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A 21-year-old male with right chest pain, dyspnoea on exertion and bloody pleural effusion
  1. Xu Zhi,
  2. Zhang Qiao,
  3. Wang Changzheng,
  4. Wu Guoming,
  5. Wang Guansong,
  6. Yao Wei
  1. Respiratory Disease Department, Xinqiao Hospital, Third Military Medical University, Chongqing, PR China
  1. Correspondence to Yao Wei, Respiratory Disease Department, Xinqiao Hospital, Chongqing 400037, PR China; wei_yao{at}tom.com

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Clinical presentation

A 21-year-old man was admitted to our hospital due to right chest pain and shortness of breath on exertion for 2 months; the symptoms had been exacerbated for 4 days. He denied having cough, sputum production, chill, fever, night sweats or a history of surgery or trauma. His past history was unremarkable. On physical examination the right lung was dull on percussion and the respiratory sounds from the right inferior lung disappeared on auscultation.

A chest CT scan revealed moderate right pleural effusion; no solid lesion was identified in the lung and there were no enlarged lymph nodes in the mediastinum (figure 1); 3-D reconstruction revealed destruction of the first to fourth ribs, as well as the middle lower part of the right scapula (figure 2).

Figure 1

Chest CT scan revealed moderate right pleural effusion. No solid lesion was identified in the lung and there were no enlarged lymph nodes in the mediastinum.

Figure 2

Chest CT 3-D reconstruction revealed destruction of the bone of the middle lower part of the right scapula (A) and the right first to fourth ribs (B) (arrowed).

Ultrasound-guided thoracentesis yielded 500 ml of bloody effusion. Routine biochemical tests of the pleural effusion showed that it was exudative. Pleural fluid tests included carcinoembryonic antigen (CEA), lactate dehydrogenase (LDH) and adenosine deaminase (ADA) which were all normal; haematocrit 9.20% and haemoglobin 29 g/l. Cytology was negative for malignant cells.

Question

What is your diagnosis?

See page 836 for the answer

Answer

From the question on page 769

Thoracoscopy revealed a normal right lung with a blood-oozing lesion measuring 6 cm2 on the right lateral chest wall. The biopsy of the blood-oozing lesion revealed chronic inflammation. A pathological examination of the right scapula lesion revealed an intramuscular haemangioma in the right chest wall (figure 1).

Figure 1

(A) Thin-walled capillary-like structure clusters with the typical pathological features of a capillary haemangioma. (B) Different sizes and an irregular vessel-like structure comprise the cavernous haemangioma. H&E×100.

Discussion

The usual reasons for bloody pleural effusion include tumours, sarcomas, pulmonary embolism, trauma to the chest wall/diaphragm/lung/mediastinum, bleeding disorder and hereditary haemorrhagic telangiectasia, osteochondroma of the ribs, etc. Bloody pleural effusion caused by an intramuscular haemangioma has not been reported previously.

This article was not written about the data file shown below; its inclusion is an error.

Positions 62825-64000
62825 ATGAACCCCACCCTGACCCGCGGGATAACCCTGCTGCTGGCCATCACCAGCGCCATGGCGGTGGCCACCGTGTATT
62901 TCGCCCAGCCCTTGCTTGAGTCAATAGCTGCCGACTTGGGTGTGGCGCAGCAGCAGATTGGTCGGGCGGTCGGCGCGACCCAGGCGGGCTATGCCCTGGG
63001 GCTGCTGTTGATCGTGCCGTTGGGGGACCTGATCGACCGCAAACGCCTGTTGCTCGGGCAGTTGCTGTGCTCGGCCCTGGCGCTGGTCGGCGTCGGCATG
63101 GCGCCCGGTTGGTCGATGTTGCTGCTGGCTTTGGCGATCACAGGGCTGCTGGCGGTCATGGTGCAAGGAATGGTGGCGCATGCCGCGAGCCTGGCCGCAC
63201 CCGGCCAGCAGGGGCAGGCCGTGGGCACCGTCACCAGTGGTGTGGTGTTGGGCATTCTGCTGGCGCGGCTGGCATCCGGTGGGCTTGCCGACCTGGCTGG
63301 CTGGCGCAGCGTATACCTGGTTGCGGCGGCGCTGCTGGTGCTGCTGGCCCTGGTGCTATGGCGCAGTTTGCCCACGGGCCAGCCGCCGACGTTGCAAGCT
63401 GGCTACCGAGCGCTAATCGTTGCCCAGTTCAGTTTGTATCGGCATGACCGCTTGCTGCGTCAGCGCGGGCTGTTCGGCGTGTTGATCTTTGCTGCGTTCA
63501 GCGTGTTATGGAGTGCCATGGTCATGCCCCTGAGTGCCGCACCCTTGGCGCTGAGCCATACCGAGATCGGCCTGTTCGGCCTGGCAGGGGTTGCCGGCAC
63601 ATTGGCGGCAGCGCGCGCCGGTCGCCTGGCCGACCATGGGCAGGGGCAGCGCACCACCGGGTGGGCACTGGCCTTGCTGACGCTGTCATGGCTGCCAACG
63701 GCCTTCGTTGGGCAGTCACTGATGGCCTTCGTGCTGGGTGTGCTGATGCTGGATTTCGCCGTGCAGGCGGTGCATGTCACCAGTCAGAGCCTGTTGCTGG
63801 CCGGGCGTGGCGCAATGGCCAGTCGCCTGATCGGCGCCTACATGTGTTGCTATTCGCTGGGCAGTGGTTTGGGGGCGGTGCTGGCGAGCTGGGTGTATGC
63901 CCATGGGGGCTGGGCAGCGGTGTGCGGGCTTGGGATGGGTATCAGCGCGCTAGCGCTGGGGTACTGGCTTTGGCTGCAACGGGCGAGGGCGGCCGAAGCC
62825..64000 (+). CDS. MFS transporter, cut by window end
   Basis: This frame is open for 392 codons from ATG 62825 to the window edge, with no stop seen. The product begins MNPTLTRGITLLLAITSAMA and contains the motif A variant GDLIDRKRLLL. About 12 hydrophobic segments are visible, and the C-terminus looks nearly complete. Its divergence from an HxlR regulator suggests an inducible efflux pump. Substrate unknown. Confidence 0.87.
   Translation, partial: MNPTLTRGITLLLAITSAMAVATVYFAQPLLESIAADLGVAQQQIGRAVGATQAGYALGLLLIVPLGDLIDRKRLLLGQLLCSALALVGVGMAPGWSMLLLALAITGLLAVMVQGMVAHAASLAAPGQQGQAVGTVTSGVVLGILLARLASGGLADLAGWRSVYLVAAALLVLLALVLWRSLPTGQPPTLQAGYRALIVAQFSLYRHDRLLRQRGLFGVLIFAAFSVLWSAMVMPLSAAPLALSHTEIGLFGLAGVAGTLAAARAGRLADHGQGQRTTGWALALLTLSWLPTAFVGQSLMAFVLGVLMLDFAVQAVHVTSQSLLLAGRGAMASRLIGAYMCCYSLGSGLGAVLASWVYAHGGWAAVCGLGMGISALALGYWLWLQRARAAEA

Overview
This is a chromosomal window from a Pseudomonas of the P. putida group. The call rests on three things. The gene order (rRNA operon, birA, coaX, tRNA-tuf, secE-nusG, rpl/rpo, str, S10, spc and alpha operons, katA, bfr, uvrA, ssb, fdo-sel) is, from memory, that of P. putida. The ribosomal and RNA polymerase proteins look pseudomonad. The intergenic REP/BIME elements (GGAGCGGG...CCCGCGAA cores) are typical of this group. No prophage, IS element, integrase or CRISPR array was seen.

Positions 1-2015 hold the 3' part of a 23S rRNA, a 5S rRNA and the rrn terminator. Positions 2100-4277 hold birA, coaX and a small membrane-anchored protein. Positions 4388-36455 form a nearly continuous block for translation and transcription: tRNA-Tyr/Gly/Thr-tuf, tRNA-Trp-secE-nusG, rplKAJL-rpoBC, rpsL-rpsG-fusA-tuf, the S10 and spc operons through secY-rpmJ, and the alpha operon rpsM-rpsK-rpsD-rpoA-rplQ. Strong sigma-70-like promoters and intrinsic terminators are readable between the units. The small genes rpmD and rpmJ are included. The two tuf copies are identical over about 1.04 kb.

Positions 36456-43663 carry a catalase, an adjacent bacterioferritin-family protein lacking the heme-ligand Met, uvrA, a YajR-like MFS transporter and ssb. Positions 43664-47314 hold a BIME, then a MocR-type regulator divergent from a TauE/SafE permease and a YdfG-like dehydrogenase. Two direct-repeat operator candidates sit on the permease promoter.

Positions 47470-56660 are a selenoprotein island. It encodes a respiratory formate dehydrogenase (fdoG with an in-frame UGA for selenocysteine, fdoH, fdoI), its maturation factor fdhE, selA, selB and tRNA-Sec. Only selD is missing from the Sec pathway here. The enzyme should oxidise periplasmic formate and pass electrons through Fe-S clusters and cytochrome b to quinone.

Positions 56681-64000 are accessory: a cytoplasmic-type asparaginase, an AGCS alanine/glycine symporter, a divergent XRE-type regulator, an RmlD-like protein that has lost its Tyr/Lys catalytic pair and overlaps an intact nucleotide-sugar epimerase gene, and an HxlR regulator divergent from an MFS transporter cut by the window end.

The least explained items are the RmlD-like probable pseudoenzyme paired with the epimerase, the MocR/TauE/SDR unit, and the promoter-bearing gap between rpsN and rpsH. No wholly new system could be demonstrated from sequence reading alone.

Haemangioma is a rare congenital benign lesion and is thought to be associated with an imbalance of proangiogenic factors and angiogenesis inhibitors.1 2 Approximately 80–90% of haemangiomas develop before the age of 30 and the disease occurs in both sexes. Chest wall haemangioma is rare and can be classified as chest intramuscular haemangioma. It can be easily misdiagnosed, and differential diagnoses include lipoma, vascular lipoma, abscess, haematoma and malignant tumours.3

Diagnosis of haemangioma depends primarily on imaging and pathological examinations. The most widely used imaging studies include CT and MRI; angiography and MRI are the most important modalities for diagnosis of haemangioma.4 5 The MRI image may reveal an intramuscular irregular mass with T1-weighted image intensity equal to or slightly higher than that of the skeletal muscle.6

The complications of intramuscular haemangioma depend on its size, growth location and growth rate. Complications include ulceration (skin breakdown), which can bleed or become infected; obstruction of vital functions such as vision, hearing or breathing if the intramuscular haemangioma oppresses nerve, tendon and other tissues; and, very rarely, internal bleeding or high output cardiac (heart) failure resulting from a haemangioma in an internal organ. Intramuscular haemangioma of the head and neck can induce distortion of facial features, which will lead to psychosocial complications.

The treatment of haemangioma should be individualised, depending on the location of the tumour mass, the depth of its infiltration, and the age and cosmetic requirements of the patient. Comprehensive treatment strategies are recommended, including dry ice cryotherapy, radiotherapy, steroid treatment, sclerosing agent injection, vascular ligation, vascular embolism and surgical excision.7 8

Degeneration of an intramuscular haemangioma does not tend to occur and the local recurrence rate is high; therefore, the optimal treatment is to excise the tumour mass extensively to ensure there is no residual tumour tissue.

Our patient had an intramuscular haemangioma in the right chest wall which destroyed the middle lower part of the right scapula and the right first to fourth ribs. While chest wall intramuscular haemangiomas often cause chest pain and chest mass, they do not typically cause a bloody pleural effusion as seen in this case. To our knowledge, this is the first case of a intramuscular haemangioma-associated bloody pleural effusion

References

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Footnotes

  • Competing interests None.

  • Patient consent Obtained.

  • Provenance and peer review Not commissioned; externally peer reviewed.

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